“All this time those of the opposite party were coming nearer, and those with whom I was continued to yell at me to go on. I went on until I met them. I besought them to retire, even throwing myself at their feet. But all persuasion was in vain; they swept me along with them, making me enter by the Carmelite Gate, where they took the flag from me and allowed me to enter the house of a woman whose name I have never known. I was spitting such a quantity of 杭州不正规足浴 blood that she took pity on me and brought me everything she could think of as likely to do me good, and as soon as I was a little revived I asked to be shown the way to M. Ponthier’s.”

While Abbe de Belmont was carrying the red flag the militia forced the Town Councillors to proclaim martial law. This had just been done when word was brought that the first red flag had been carried off, so M. Ferrand de Missol got out another, and, followed by a considerable escort, took the same road as his colleague, Abbe de Belmont. When he arrived at the Calquieres, the red-tufts, who still adorned the ramparts and towers, began to fire upon the procession, and one of the militia was disabled; the escort retreated, but M. Ferrand advanced alone to the Carmelite Gate, like M. de Belmont, and like him, he too, was taken prisoner.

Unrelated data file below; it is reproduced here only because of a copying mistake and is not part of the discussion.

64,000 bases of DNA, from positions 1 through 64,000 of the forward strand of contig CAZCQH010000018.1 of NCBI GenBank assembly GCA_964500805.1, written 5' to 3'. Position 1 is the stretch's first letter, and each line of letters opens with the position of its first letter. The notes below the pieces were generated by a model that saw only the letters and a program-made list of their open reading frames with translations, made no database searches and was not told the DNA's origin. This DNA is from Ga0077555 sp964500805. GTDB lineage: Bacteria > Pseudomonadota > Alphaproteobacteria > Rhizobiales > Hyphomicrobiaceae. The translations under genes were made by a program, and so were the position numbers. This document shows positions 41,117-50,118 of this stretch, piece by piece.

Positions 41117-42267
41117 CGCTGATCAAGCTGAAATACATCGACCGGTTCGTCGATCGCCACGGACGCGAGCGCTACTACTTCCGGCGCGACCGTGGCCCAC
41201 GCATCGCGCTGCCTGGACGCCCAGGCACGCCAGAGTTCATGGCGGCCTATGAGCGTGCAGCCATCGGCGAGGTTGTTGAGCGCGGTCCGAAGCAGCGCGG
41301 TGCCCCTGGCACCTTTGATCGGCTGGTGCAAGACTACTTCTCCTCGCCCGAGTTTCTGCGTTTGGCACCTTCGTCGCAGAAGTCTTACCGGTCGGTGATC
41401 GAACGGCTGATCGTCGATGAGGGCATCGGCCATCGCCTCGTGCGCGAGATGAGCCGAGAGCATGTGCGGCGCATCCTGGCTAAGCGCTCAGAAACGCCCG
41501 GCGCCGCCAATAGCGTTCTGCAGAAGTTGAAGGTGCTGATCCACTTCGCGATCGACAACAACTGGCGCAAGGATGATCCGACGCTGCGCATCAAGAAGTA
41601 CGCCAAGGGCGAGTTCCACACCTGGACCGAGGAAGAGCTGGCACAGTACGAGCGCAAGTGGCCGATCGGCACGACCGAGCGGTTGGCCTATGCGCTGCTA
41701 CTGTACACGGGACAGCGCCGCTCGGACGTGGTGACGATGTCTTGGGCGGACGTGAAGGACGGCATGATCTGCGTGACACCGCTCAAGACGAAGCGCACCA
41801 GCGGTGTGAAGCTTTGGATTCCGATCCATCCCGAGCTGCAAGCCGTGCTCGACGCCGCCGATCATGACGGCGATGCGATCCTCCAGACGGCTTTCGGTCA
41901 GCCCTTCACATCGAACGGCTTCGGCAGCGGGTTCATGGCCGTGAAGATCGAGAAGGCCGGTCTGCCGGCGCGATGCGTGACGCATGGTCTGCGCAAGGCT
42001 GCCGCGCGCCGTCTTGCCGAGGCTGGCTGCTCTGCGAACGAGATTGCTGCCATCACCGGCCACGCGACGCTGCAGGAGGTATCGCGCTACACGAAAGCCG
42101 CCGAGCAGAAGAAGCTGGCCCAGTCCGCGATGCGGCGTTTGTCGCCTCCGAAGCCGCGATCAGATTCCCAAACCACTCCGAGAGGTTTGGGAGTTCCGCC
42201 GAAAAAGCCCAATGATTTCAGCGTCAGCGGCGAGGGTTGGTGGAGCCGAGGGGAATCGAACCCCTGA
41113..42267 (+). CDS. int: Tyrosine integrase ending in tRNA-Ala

He was 杭州夜生活 brought to the tower, where he found Froment in a fury, declaring that the Council had not kept its promise, having sent no relief, and having delayed to give up the citadel to him.

The escort, however, had only retreated in order to seek help; they rushed tumultuously to the barracks, and finding the regiment of Guienne drawn up in marching order in command of Lieutenant-Colonel Bonne, they asked him to follow them, but he refused without a written order from a Town Councillor. Upon this an old corporal shouted, “Brave soldiers of Guienne! the country is in danger, let us not delay to do our duty.” “Yes, yes,” cried the soldiers; “let us march” The lieutenant colonel no longer daring to resist, gave the word of command, and they set off for the Esplanade.

As they came near the rampart with drums beating, the firing ceased,杭州足浴店大保健 but as night was coming on the new-comers did not dare to risk attacking, and moreover the silence of the guns led them to think that the rebels had given up their enterprise. Having remained an hour in the square, the troops returned to their quarters, and the patriots went to pass the night in an inclosure on the Montpellier road.